This introduced an interesting dynamic, where I had to really count my actions available and keep moving each turn unless I wanted to get blown away. I also had to ensure that I had characters on both sides so that whenever the monster would turn, I would always get a shot. However, this also meant I had to be careful where the Brumak was facing at the end of my turn, as it would then target the closest enemies it was facing. So, I had to ensure that no one on low health was taking the last shot during my turn. The first boss fight was the first big difficulty spike in the game, which really made me use all my abilities. Because of this, it was immensely fun and rewarding when I finally did take it out after a long fight.

I will admit however, that I wasn’t a fan of the overwatch ability being useless against the boss, and felt that the E-Holes appearing during the fight with wretches was overkill and went against what the developers wanted me to do by posting soldiers on each side, as they would usually make me funnel my characters instead. The Rockets, attacks and pivoting barely left any points on their own. Not to mention, Wretches whilst easy to kill don’t give you a chance for a finisher, which took away my point accumulation opportunities when I needed them the most. I believe the level could have been better designed as well, with certain shortcuts providing easier passage around the boss’s attack.

“I wasn’t a fan of the overwatch ability being useless against the boss, and felt that the E-Holes appearing during the fight with wretches was overkill and went against what the developers wanted me to do”

There are a few more issues I faced with the game, such as the UI overlay at the bottom obscuring parts of my screen after selecting an ability to use, and certain ability cooldown’s being a little too long without indication when they were available again. This made me overlook them or not want to use them. The major gripe I had with this game perhaps was that I couldn’t cancel a player’s overwatch action. As soon as you click on it, you commit to it at the cost of your remaining action points. I found myself accidentally activating it with a sensitive keyboard or targeting the cone wrongly due to the cone glitching when using it from an elevated position. For that reason, it would have been nice to have an undo button, as the checkpoint feature whilst helpful does reset too much progress at times.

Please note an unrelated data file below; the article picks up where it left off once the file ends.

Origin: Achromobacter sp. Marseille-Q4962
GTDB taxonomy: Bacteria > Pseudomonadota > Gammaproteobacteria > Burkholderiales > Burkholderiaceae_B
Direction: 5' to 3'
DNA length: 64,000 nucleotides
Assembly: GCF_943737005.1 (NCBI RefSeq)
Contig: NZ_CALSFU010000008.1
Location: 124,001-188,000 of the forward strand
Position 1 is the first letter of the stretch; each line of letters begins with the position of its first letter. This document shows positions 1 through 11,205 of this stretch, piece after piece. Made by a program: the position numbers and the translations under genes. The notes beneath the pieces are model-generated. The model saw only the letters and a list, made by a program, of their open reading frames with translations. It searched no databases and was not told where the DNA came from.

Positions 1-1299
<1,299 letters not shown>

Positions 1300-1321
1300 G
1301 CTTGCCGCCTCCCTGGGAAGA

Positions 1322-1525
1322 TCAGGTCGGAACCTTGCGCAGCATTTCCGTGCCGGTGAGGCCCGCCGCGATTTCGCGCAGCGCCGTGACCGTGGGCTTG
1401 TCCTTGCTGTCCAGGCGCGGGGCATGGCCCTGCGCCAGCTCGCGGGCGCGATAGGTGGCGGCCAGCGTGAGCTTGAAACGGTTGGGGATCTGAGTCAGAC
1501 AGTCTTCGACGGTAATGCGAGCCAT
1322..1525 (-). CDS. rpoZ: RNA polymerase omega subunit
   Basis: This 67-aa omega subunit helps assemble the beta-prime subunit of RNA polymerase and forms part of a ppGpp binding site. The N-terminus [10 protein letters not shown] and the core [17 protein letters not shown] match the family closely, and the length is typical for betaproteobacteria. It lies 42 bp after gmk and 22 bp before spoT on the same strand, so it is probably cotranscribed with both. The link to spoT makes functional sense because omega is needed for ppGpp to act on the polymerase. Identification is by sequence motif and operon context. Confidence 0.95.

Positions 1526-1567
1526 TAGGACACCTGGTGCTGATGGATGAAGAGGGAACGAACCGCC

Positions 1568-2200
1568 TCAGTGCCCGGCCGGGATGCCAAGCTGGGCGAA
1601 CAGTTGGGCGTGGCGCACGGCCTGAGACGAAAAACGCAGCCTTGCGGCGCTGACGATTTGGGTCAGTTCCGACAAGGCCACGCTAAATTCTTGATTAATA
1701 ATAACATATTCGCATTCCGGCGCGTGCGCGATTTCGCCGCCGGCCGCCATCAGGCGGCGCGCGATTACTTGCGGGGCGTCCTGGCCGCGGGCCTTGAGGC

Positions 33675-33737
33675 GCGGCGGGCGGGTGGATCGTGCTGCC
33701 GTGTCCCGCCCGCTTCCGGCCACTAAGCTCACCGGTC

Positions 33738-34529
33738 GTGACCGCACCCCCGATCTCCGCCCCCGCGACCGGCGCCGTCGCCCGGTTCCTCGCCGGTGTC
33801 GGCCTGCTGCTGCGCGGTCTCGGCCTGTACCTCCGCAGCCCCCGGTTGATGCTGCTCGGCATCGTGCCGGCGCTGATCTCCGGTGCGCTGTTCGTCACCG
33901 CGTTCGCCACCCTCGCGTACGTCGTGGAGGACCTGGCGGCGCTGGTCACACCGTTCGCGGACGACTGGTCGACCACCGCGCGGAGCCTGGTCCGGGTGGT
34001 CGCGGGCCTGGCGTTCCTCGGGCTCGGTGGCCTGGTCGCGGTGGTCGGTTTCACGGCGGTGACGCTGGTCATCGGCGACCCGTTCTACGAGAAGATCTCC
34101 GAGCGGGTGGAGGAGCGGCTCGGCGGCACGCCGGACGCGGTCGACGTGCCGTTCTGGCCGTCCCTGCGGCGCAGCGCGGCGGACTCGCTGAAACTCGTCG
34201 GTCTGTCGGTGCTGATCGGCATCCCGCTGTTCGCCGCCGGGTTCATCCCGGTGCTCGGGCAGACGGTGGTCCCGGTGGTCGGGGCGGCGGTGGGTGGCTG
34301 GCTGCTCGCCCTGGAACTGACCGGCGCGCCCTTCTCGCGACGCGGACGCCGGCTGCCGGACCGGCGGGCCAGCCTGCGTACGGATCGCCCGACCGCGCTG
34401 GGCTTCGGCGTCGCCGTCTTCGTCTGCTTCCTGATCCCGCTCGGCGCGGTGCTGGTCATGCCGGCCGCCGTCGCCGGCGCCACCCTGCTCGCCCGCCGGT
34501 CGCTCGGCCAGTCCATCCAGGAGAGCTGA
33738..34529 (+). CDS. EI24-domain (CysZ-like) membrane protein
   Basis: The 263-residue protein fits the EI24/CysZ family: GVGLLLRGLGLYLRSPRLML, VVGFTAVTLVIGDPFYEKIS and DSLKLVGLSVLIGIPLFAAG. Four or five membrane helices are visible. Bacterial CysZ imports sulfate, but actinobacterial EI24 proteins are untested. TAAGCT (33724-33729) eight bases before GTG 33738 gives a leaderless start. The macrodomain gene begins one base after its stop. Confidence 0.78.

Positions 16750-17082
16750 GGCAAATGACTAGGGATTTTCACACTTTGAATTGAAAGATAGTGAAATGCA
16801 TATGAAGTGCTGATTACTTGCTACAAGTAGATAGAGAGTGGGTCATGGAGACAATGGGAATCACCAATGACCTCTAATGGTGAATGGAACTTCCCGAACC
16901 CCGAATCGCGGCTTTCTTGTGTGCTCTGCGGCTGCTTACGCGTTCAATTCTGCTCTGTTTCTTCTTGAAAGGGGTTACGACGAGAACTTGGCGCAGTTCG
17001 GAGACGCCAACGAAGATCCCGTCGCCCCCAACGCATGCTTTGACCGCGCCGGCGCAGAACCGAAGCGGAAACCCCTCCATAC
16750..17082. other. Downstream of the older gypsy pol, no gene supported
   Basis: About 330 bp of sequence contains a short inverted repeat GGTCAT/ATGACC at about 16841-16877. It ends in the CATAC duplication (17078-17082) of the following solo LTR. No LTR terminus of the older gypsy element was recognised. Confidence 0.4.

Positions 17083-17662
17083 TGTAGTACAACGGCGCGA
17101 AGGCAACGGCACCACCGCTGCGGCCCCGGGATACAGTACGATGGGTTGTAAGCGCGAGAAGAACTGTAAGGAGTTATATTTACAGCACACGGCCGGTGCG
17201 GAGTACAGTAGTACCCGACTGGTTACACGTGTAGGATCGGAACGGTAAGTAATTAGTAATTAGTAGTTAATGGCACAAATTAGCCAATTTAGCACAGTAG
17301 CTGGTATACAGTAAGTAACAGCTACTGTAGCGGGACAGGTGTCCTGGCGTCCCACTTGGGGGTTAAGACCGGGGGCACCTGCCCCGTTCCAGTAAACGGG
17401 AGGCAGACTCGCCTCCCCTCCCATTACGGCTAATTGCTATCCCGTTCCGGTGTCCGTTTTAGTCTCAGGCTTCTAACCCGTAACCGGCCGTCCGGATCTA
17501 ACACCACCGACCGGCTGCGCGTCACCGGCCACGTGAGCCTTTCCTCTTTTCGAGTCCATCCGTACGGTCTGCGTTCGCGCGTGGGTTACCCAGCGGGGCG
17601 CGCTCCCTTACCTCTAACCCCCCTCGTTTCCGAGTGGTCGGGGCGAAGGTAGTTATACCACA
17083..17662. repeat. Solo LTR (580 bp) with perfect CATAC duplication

Other than this, I had no other issues with the control scheme, as most of what you’d expect from a strategy control scheme is present here. Xbox controllers are fully supported as well, with support for button re-mapping that lets you make a comfortable scheme suited to your needs. The Xbox One version has yet to release, so I won’t be surprised if more work is being done for how the game will be controller via a controller.

Gears: Tactics has been so much fun to play. With its robust systems and balanced mechanics that come to form a thinking man’s ballad of violence, it shattered my expectations in a positive manner and was addictive to play throughout. Since this is going to be on Xbox Game Pass, I can wholeheartedly recommend this even to those who have yet to play a turn-based strategy game, since there couldn’t be a more refined starting point. Gears: Tactics is worthy of both the iconic legacy of its name and the adopted genre it’s now playing in.